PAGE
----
Orderly wheels of the cyanobacterial clock

Circadian rhythms, self-sustaining oscillations in an organism’s behavior that repeat roughly once per day, have fascinated biologists for hundreds of years (1, 2). Part of this fascination comes from the fact that the existence of intrinsic biological rhythms implies that an organism carries within it a model of how it expects the external world to behave—a plant that moves its leaves in anticipation of the sun even when grown in constant conditions must have some hard-wired knowledge of the rotation of the Earth. Fundamentally, these predictive biological rhythms must originate mechanistically from carefully regulated molecular interactions that generate oscillations. In PNAS, Chang et al. (3) present a series of cleverly designed structural and biochemical experiments that shed light on the inner workings of the best-defined biological clock, the KaiABC protein oscillator.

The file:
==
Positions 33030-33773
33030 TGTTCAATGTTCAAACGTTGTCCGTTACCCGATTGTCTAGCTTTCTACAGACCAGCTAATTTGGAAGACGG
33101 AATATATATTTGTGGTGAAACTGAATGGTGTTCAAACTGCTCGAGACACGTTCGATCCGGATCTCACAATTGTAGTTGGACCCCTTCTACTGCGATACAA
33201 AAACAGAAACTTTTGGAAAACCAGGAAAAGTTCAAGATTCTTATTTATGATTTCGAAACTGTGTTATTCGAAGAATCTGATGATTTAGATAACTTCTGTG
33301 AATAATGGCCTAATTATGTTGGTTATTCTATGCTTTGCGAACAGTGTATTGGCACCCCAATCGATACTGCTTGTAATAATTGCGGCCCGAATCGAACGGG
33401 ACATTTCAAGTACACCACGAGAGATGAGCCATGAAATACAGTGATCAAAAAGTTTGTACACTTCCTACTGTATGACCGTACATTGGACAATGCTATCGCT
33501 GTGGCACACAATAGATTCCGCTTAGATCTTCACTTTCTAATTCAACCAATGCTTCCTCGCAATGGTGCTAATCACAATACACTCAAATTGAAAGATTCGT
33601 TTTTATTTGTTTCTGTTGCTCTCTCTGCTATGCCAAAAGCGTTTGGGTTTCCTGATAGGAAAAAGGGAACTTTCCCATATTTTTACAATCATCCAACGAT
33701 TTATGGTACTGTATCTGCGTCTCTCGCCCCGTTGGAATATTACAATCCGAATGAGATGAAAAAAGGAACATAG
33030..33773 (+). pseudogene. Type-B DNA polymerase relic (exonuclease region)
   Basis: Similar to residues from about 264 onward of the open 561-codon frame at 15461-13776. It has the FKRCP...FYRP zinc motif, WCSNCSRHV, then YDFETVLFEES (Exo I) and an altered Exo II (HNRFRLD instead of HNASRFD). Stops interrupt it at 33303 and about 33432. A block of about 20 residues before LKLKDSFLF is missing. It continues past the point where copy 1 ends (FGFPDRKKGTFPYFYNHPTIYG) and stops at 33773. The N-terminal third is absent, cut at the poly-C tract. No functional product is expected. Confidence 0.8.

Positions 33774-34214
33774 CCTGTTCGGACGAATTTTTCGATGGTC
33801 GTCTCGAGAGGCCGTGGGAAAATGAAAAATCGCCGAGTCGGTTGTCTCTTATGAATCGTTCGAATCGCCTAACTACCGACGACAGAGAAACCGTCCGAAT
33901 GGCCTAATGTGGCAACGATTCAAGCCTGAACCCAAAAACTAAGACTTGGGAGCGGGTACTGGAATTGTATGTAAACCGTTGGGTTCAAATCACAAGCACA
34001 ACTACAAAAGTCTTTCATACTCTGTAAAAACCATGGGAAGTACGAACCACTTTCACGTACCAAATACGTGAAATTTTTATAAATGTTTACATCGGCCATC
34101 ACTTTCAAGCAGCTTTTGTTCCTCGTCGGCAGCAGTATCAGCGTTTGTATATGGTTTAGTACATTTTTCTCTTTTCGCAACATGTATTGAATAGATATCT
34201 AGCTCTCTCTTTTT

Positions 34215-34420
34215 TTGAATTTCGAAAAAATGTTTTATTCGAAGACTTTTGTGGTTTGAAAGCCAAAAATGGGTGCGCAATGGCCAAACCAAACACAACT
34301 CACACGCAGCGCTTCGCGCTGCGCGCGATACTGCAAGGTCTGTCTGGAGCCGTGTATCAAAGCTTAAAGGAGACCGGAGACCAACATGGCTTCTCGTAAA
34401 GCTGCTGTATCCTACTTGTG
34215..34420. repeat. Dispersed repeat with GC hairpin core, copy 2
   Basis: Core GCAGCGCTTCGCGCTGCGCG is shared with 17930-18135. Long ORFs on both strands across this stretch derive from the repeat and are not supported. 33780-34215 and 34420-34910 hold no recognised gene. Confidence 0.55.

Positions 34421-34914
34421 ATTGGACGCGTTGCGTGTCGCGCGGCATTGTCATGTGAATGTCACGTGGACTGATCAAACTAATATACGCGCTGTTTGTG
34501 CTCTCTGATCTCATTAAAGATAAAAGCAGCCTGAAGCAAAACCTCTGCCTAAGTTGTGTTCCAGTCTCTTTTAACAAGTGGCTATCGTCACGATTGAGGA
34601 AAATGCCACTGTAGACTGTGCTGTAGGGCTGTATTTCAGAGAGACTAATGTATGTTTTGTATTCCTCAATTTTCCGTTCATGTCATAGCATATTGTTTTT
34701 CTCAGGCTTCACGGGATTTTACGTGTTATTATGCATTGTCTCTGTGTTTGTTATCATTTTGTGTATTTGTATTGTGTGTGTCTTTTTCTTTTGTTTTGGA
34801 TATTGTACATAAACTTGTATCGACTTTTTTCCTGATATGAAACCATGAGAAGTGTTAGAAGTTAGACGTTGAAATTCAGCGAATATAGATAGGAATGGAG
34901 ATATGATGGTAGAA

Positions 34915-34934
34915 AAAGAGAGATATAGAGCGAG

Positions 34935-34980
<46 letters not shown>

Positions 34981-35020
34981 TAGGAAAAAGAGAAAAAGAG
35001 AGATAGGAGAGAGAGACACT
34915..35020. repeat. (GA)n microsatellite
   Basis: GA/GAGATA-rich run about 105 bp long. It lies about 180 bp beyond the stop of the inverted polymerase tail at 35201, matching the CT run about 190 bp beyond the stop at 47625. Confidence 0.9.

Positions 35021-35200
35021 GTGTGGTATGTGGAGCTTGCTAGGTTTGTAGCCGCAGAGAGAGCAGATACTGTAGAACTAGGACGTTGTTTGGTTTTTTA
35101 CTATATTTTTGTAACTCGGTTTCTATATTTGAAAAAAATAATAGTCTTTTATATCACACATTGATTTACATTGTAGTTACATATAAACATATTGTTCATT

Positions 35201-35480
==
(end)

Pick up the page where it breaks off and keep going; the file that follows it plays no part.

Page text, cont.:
Commentary on:  Chang Y-G, Tseng R, Kuo N-W, LiWang A (2012) Rhythmic ring–ring stacking drives the circadian oscillator clockwise. Proc Natl Acad Sci USA, 10.1073/pnas.1211508109 (http://www.pnas.org/content/109/42/16847.long)